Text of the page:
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'When it's a white attacker, something happened to him as opposed to him being inherently evil'

An Irish expert explains how the “psychological autopsy” carried out after a terror attack differs depending on who the suspect is.

CHRISTCHURCH MOSQUE SHOOTING A man prays at a makeshift memorial at the Al Noor Mosque on Deans Road in Christchurch on Tuesday. Source: AAP/PA Images

ON 15 MARCH a man walked into two mosques in New Zealand and shot dozens of innocent victims.

Fifty people were killed in the terror attack and many others injured.

There has been much speculation in the last week as to why and how such an atrocity could happen. Again. 

The same questions are asked, and often unanswered, every time a similar attack or mass shooting is carried out. It’s a complex topic TheJournal.ie has explored in detail.

Australian-born Brenton Tarrant (28) filmed himself carrying out the horrific attack in Christchurch. 

Aside from the obvious ‘Why did this happen?’ question, there has been a discussion about whether or not members of the public should watch the video or read the racist manifesto he shared before the attack.

There has also been a debate about whether or not his name should even be mentioned when talking about the attack, in a bid to deny him the notoriety he seemingly craves.

Dr Orla Lynch, Head of Criminology at University College Cork, said she understands why people are discussing such issues but that some of the debate misses a wider point.

She said people such as Tarrant “do not operate in a vacuum”, adding that to understand why such atrocities happen, people must examine the “complex societal dynamics” that surround individuals like him.

“Tarrant is a product of our time, mobilised into action through the intersection of grand political narratives, virtual communities, revered ideologues and personal need.

“Unfortunately, we may never truly know why someone carries out an attack like that witnessed in Christchurch.

“We can, of course, ask the individual involved, but we may not be satisfied with the answer and, in fact, the answer may change over time,” Lynch said.

‘Psychological autopsy’

Lynch said the “psychological autopsy” of Tarrant shows how certain elements of the media treat a white person who carries out a terror attack differently than other perpetrators.

“When we talk about Isis and Islamic extremism, we talk about people being fundamentally bad, fundamentally evil, that there is something fundamentally wrong with the person.

However, when we talk about a white attacker like Tarrant we talk about him as a baby – like something happened to him as opposed to him being inherently evil.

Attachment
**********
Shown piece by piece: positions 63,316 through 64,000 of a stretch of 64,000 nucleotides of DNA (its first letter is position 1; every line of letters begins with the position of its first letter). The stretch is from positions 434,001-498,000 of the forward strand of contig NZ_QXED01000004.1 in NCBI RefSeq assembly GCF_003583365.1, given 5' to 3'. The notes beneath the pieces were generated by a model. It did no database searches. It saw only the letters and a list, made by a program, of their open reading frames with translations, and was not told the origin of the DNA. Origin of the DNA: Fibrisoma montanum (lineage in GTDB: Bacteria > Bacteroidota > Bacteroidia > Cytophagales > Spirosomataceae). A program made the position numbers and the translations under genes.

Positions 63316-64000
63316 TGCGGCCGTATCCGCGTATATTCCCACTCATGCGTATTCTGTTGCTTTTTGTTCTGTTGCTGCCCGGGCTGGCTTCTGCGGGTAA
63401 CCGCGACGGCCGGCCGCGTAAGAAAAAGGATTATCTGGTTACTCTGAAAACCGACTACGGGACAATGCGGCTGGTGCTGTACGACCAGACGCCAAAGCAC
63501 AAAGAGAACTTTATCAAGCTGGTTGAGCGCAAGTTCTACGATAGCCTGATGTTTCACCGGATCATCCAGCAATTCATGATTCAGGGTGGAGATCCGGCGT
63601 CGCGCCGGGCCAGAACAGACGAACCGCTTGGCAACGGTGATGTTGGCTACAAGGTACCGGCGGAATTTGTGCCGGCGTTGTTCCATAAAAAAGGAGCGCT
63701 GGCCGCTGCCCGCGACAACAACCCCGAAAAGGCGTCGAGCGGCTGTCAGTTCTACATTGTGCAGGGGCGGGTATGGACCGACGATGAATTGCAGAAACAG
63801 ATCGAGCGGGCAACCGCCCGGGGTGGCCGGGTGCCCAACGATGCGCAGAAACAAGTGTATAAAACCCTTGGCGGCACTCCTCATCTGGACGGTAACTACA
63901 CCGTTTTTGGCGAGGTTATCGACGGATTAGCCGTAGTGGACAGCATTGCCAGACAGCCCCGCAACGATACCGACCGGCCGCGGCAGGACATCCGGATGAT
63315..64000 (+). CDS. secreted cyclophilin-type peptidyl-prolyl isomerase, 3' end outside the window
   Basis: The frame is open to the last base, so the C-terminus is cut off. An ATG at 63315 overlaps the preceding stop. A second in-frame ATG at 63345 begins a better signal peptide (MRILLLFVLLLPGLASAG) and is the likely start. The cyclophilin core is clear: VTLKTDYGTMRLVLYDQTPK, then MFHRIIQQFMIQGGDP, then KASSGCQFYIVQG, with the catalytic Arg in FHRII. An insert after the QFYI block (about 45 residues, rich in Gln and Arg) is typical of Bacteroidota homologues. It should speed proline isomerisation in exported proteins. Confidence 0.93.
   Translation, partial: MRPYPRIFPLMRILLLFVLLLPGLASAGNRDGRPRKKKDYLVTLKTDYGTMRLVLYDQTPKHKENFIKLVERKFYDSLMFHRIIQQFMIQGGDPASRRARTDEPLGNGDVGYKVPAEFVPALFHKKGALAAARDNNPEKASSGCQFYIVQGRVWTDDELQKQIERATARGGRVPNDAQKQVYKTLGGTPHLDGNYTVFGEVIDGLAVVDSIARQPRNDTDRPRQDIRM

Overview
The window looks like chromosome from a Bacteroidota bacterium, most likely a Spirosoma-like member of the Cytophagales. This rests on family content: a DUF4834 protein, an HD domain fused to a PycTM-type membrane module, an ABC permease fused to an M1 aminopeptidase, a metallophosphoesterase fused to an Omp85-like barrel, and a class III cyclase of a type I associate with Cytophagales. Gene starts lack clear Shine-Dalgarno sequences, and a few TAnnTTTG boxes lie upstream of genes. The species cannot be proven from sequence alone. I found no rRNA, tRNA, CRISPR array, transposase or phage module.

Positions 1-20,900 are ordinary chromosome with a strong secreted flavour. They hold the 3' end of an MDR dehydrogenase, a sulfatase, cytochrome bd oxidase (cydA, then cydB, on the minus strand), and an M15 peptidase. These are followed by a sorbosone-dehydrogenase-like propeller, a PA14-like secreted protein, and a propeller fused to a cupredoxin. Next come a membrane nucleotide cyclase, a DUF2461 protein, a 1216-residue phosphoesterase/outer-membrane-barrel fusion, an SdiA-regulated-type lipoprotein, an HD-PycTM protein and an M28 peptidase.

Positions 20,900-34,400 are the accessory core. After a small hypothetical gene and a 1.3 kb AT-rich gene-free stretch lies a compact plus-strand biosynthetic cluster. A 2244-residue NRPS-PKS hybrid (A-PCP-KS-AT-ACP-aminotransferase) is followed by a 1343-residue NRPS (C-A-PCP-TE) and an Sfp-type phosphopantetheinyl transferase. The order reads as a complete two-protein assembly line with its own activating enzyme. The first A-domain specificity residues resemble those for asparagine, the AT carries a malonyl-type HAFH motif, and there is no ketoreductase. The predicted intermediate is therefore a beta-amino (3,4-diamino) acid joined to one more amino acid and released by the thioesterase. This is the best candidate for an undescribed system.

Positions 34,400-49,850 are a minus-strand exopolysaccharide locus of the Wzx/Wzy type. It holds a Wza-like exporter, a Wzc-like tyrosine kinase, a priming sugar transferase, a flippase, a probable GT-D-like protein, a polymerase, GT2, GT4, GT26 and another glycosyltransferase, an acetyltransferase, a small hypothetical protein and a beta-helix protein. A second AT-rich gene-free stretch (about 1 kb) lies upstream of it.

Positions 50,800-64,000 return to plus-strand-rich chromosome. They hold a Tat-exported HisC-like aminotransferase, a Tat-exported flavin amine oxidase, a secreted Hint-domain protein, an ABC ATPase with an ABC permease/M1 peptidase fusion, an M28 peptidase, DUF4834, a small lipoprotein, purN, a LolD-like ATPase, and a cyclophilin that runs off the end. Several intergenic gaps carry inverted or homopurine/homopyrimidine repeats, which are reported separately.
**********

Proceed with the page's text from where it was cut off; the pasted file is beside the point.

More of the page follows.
Lynch noted parallels to when a mass shooting happens in the US, a relatively common occurrence – blame is often placed on a person’s apparent mental health issues, if they are white.

mirror Source: Daily Mirror

A similar situation has occurred in relation to Tarrant. Lynch noted that some media publications have dissected his childhood, saying one article even suggested that being overweight when he was younger “may have caused him to regress into angst”.

“We’re looking for answers, trying to diagnose why this white man did something awful,” Lynch told TheJournal.ie.

White supremacy

Tarrant is a self-professed white supremacist and made a white power symbol when appearing in court last weekend. A 74-page manifesto, entitled The Great Replacement, he released before the mass shooting is filled with racist vitriol, detailing two years of planning for the massacre.

In the rambling document, he expressed anti-immigrant views, stating that “invaders” were seeking to “occupy my people’s lands”. His own ancestors were immigrants to Australia – he even states in the document that his parents “are of Scottish, Irish and English stock” – something seemingly lost on him.

When discussing this, Lynch said “logic is very inconvenient” to people like Tarrant.

NEW ZEALAND-CHRISTCHURCH TERRORIST ATTACKS-MOURNING New Zealand Prime Minister Jacinda Ardern attends a memorial service for victims in Christchurch yesterday. Source: Zhu Qiping/Xinhua News Agency/PA Images

She said there has been a notable increase in the spread of right-wing ideologies in recent years, but that they are often presented in a more ‘palatable’ way to win more people over.